Project number: 2000-101
Project Status:
Budget expenditure: $128,294.00
Principal Investigator: Tony D. Smith
Organisation: CSIRO Oceans and Atmosphere Hobart
Project start/end date: 16 Oct 2000 - 15 Mar 2004


Given AFMA’s need to satisfy its ESD objective, there is a need to consider uncertainty explicitly and identify performance indicators and harvest strategies that are as robust as possible to incorrect assumptions and misinformed interpretations of data. Use of these indicators and harvest strategies will improve the chances of achieving a reasonable balance between the conflicting objectives of long-term resource sustainability and the maximisation of economic gains.

The project also addresses to some extent two key research areas in subprogram (B) of the Wild Stock Program of the SCFA Research Committee: “Biological and socio-economic evaluation of alternative management scenarios for different species and categories of fishery to provide a framework for management planning” and “The evaluation and provision of harvest strategy models through comparison of management strategies using theory and case studies, establishing objective performance indicators for different jurisdictions and identifying options which are appropriate to the nature of the fishery”.

FRDC project 98/102 has already identified several areas where there is considerable uncertainty. However, that project has focussed on ‘generic’ data-poor species (although tailored to some extent to the actual situation for jackass morwong, pink ling, tiger flathead and spotted warehou, species that have been identified as ‘high' and 'medium' priority by SEFAG). Ideally, harvest strategy calculations should be tailored to particular species to achieve optimal outcomes. This project will evaluate harvest strategies for the four species that received initial focus in FRDC 98/102. FRDC 98/102 also focused on situations in which the fishery is based on a single gear-type only. However, it is increasingly being realised within SEFAG that even within the trawl sector there are sub-fleets, each of which differ substantially in terms of their selectivity. For example, for blue warehou, the trawl fleet off New South Wales has a selectivity pattern closer to that of the non-trawl fleet based at Lakes Entrance than that of the trawl fleet based in Portland.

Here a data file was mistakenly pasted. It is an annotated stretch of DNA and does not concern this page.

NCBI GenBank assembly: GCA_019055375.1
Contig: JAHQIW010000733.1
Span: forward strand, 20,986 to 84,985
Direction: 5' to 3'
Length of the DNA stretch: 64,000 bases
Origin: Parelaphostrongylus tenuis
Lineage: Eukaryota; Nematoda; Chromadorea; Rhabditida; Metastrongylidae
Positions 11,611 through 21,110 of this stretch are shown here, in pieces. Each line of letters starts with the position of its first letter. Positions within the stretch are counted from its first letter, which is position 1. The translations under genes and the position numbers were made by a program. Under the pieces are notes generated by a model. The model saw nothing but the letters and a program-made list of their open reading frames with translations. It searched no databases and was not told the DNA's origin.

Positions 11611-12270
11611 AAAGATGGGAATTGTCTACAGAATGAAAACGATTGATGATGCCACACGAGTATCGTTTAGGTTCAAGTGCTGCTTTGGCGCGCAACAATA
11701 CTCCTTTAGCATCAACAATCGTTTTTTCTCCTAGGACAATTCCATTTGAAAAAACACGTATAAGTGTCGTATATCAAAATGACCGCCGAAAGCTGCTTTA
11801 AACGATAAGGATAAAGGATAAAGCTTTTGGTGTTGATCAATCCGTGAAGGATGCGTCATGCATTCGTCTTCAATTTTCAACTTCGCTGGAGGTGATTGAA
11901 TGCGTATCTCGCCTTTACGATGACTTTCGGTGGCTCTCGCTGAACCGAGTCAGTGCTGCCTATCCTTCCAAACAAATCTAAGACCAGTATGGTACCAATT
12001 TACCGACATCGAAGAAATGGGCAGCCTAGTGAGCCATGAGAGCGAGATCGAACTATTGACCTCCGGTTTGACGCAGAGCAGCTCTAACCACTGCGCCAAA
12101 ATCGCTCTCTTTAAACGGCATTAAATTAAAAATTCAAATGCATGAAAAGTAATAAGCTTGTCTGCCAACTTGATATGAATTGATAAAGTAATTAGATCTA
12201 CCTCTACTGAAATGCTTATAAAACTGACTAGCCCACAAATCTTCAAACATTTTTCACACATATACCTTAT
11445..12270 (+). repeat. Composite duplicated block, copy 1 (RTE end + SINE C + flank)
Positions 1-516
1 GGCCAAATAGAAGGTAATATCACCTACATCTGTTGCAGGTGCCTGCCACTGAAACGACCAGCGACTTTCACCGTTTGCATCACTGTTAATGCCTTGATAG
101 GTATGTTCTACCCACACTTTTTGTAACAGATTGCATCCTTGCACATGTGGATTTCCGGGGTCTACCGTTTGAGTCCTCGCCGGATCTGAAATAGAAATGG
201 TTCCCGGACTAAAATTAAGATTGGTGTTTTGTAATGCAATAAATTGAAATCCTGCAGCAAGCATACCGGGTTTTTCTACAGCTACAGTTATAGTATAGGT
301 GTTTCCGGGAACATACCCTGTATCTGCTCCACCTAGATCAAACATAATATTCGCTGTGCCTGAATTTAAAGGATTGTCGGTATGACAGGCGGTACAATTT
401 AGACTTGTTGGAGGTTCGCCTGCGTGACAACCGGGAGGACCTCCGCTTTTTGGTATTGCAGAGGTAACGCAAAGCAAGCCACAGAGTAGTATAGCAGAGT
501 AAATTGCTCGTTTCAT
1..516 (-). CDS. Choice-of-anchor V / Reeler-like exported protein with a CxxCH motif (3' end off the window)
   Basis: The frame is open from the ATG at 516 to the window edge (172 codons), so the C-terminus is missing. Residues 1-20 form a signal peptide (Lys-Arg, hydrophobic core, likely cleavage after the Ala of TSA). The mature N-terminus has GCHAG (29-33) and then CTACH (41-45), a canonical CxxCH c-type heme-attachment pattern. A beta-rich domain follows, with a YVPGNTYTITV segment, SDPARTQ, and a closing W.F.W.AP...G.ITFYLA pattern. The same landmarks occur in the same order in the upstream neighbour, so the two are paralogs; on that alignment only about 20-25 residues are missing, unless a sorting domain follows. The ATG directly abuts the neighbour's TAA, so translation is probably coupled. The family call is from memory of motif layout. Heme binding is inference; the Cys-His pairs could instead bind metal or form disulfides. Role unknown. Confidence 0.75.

One of AFMAs legislative objectives relates to providing cost-effective management. Increasingly industry is being expected to bear some of the costs associated with the monitoring on which stock assessments and hence TACs are based. There is therefore a need for an objective process for determining the trade-off between monitoring costs and the ability to which AFMAs management objectives are satisfied. The aim of this study is to examine this question within the scope of the trade-off between catch and risk.

Finally, there is a major need for stock assessment on more species in the SEF. However, although data for many species is poor, there are nevertheless fewer assessments than there could be due to a lack of software for conducting the increasingly complicated assessments demanded by stakeholders. FRDC 98/102 has developed software modules for implementing several commonly applied stock assessment methods (including “Integrated Analysis” – the basis for the current assessments for blue grenadier, school whiting, eastern gemfish, and blue warehou). If the detailed output from the software that implements these assessment methods could be available in an easily useable and visual form, this software could provide a better basis for conducting routine stock assessments.


1. To extend the general SEF operating model for evaluating harvest strategies and performance indicators to deal with fisheries subject to exploitation using multiple gear-types / fleets.
2. To develop a user interface for the software used to conduct stock assessments and evaluate harvest strategies in the SEF, and to improve the presentation for non-experts (non-quantitative biologists, managers and industry) who may wish to use the software.
3. To parameterise the general operating model using the actual data for redfish, pink ling, tiger flathead, and spotted warehou and hence select robust assessment methods and harvest strategies for these species.
4. To evaluate the costs and benefits associated with different data acquisition strategies for these species (with particular reference to fishery-independent survey techniques).
5. To develop the modeling software in a manner which lends itself to tailoring (by CSIRO and other agencies) to suit other Commonwealth or State fisheries.

Final report

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